Development Of A Healthy Vending Toolkit Final Write Up
Healthy Vending Toolkit Project
By: Lusi M Martin
Project Period: January 2009 - March 2009
University of Tennessee Knoxville
Department of Nutrition
Community Nutrition II
Completed: April 20th, 2009
The worksite offers a unique opportunity to develop behavioral and environmental
strategies to improve health. A collaboration of the University of Tennessee Knoxville,
Knox County Health Department (KCHD) and the East Tennessee Wellness Roundtable to
develop and evaluate a Healthy Vending Toolkit for local area business managers was
carried out. The Project Director is a graduate student in the Department of Nutrition at the
University of Tennessee Knoxville, and was responsible for planning and developing the
Healthy Vending Toolkit (Appendix A). The Co-Project Director is a Master’s level
Registered Dietitian employed by KCHD.
Currently, KCHD has implemented an environmental strategy through their New Knox
County Vending Policy to increase the availability of healthier food items in vending
machines, attempting to increase the consumption of healthier foods. The New Knox
County Vending Policy has been developed to impact Knox County/City of Knoxville
The development of the toolkit began January 16th, 2009 and officially was completed
March 26th, 2009. Assessment surveys for worksite vending machines, employees and
managers were developed using literature search and existing surveys. Surveys were built
on SurveyMonkey and distributed via e-mail to approximately 200 managers and
employees affiliated with the East Tennessee Wellness Roundtable. Surveys provided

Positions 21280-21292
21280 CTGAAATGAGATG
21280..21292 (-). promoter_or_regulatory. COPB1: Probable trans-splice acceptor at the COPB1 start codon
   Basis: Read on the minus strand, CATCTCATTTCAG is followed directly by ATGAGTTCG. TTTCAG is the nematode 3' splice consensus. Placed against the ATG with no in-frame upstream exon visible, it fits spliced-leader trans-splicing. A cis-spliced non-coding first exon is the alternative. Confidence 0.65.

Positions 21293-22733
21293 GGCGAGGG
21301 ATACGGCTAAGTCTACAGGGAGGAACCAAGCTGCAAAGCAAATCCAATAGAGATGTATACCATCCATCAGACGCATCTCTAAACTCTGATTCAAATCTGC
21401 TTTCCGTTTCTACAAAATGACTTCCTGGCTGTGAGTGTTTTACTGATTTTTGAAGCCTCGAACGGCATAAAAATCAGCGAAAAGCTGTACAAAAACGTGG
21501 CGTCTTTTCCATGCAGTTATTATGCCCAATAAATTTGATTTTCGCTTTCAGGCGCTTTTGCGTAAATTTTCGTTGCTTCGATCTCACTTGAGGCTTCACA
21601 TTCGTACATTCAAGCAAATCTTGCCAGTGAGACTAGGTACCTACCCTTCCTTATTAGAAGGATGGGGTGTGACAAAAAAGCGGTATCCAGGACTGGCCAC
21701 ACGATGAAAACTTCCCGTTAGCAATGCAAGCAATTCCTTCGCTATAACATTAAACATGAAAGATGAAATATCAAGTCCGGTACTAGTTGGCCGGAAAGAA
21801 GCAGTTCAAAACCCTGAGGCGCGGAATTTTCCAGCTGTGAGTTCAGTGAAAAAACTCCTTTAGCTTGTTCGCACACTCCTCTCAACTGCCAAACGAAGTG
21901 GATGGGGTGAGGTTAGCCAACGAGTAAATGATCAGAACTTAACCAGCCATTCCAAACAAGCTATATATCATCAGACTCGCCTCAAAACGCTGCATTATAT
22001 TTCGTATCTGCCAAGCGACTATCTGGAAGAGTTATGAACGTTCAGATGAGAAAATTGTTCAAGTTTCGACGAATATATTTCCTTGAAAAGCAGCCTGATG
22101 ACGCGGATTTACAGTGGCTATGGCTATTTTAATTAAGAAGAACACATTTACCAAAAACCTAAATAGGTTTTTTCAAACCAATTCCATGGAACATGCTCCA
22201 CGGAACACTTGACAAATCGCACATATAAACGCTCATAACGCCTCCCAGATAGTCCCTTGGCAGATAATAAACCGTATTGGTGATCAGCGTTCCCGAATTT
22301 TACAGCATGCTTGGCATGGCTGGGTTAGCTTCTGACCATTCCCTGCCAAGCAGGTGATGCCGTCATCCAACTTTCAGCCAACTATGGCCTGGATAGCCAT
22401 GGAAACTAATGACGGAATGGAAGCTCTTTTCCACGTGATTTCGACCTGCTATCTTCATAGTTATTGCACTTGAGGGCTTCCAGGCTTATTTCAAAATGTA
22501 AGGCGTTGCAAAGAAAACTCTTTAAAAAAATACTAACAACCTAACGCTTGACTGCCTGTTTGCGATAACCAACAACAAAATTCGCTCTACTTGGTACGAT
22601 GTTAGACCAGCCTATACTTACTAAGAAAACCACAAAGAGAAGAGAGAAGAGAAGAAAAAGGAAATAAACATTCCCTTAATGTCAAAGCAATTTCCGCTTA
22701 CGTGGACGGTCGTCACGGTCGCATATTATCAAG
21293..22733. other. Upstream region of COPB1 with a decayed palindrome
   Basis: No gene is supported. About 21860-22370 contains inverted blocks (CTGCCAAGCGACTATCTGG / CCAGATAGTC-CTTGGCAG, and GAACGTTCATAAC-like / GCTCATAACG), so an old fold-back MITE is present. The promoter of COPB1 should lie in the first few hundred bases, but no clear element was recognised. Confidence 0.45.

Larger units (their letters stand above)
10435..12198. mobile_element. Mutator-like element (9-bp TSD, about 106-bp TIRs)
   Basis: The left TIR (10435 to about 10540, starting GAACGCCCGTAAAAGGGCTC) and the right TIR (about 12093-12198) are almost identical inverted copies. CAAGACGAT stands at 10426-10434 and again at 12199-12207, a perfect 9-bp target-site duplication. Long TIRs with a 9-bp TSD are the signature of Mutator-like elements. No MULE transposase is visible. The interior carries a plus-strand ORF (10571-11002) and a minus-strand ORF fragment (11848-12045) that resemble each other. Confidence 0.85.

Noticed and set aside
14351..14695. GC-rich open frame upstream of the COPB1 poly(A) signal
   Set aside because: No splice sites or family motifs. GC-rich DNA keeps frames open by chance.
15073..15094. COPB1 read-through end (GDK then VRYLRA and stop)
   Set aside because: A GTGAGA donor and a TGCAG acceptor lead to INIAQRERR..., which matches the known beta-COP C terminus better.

information on employee and manager perceptions of vending machines at the worksite.
The surveys of manager and employee perception on worksite vending machines were
used to tailor the Healthy Vending Toolkit for the intended population. Results from the
manager and employee surveys revealed the following among others:
88.2% of worksites offer vending machines mainly for employees (93%).
92% of managers reported worksites not having a vending policy in place.
100% of managers were willing to implement healthy vending at the worksite
92% of employees would purchase healthy foods if made available
63% strongly agreed that they wanted healthy foods available
67% reported vending machines were not part of healthy environment
Additional findings are reported in the results section of this document.
A final presentation of the Healthy Vending Machine content was held at the BB&T Bank
located downtown Knoxville to the East Tennessee Wellness Roundtable Group. There
were approximately 30 individuals present. Twenty three evaluations were collected after
the presentation. All attendees reported the presentation providing information that was
very useful (78%) or useful (22%) to implementing and sustaining healthy vending at the
worksite. The surveys and evaluations collected from the stakeholders support the need